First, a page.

When I hear a conversation about the 19th Amendment, giving women the right to vote and also to hold office, I think back to a conversation between my mother and father. It occurred when I was a child in the late 1940s, and the conversation was surprising to me, given the usual husband-wife balance of that old-fashioned time.
"Clarence, how are you going to vote?" my mother asked my father. Right in front of us kids, he firmly told her, "I'm not going to tell you."
"But why?" my mother wondered. "I don't want to take the chance that I might vote differently from you and cancel out your vote."
Apparently my father didn't appreciate Mom's show of support in this regard. "That's why I'm not telling you," he replied firmly. "Women worked hard for the right to vote. It's your personal right. If you think a different candidate would be a better choice, then you should be more than willing to cancel my vote."
I never did know who liked which candidate and who voted for whom, but I never forgot that conversation. My father, the traditional Quiet Man, was standing up for a woman's rights, and his message was a message for me as well.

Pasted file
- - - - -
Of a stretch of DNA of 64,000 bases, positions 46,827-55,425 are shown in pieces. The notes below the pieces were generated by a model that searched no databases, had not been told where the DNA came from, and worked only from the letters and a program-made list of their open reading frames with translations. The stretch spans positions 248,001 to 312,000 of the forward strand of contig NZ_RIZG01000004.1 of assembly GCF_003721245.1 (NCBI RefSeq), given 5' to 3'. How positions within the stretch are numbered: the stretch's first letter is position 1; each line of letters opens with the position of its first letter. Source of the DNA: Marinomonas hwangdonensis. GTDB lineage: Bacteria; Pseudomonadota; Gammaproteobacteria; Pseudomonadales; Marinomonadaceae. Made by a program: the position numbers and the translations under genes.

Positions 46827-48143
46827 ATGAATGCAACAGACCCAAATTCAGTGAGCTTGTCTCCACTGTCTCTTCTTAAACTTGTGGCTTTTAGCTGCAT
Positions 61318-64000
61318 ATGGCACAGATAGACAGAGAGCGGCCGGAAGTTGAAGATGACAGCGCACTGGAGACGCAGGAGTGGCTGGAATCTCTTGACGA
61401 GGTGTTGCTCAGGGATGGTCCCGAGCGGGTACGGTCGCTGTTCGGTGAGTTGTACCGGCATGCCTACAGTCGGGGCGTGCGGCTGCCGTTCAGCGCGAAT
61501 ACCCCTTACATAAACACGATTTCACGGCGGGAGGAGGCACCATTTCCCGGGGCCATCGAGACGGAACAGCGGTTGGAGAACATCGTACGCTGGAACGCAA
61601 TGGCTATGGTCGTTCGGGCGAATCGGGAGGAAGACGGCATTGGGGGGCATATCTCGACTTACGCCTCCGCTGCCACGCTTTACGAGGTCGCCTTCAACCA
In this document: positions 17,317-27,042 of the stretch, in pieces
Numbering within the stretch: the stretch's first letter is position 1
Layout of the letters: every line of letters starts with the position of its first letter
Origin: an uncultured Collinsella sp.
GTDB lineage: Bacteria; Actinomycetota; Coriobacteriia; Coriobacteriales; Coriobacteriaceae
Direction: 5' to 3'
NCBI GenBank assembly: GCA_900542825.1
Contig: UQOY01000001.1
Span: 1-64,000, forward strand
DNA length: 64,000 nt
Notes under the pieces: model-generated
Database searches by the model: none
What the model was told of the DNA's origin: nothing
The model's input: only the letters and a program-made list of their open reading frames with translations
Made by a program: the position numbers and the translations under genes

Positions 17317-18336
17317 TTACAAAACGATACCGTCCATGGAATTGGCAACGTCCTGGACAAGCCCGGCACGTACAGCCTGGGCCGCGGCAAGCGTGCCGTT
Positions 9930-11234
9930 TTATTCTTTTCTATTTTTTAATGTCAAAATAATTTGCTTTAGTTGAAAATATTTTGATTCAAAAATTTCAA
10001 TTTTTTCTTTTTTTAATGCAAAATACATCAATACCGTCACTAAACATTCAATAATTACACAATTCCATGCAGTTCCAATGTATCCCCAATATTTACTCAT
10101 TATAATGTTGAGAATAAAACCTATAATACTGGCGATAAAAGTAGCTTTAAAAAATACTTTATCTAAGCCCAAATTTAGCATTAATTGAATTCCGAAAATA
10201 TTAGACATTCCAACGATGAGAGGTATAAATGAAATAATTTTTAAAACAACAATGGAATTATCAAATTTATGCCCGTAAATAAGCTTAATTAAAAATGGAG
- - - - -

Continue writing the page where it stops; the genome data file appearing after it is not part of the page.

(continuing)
Many years later, after my husband Bob and I had been married for decades, I looked out into the yard and noticed a political sign being installed for a candidate I wasn't supporting.
"What's that sign doing there?" I asked my husband. "I haven't been contacted about it and that's not my candidate."
"I ordered it," he casually replied. "You can get your own sign."
By the end of that day, there were two separate signs prominently displayed in our front yard, each for a different candidate. To make things clear, my husband had attached a HIS sign to his candidate's sign, and I had attached a HERS to mine.
The signs stayed for the duration of the campaign; no arguments, no hard feelings. They were simply expressions of our personal opinions on the matter.
I had married a man who, like my father, respected a woman's right to think and vote for herself. And I, my father's daughter, did just that.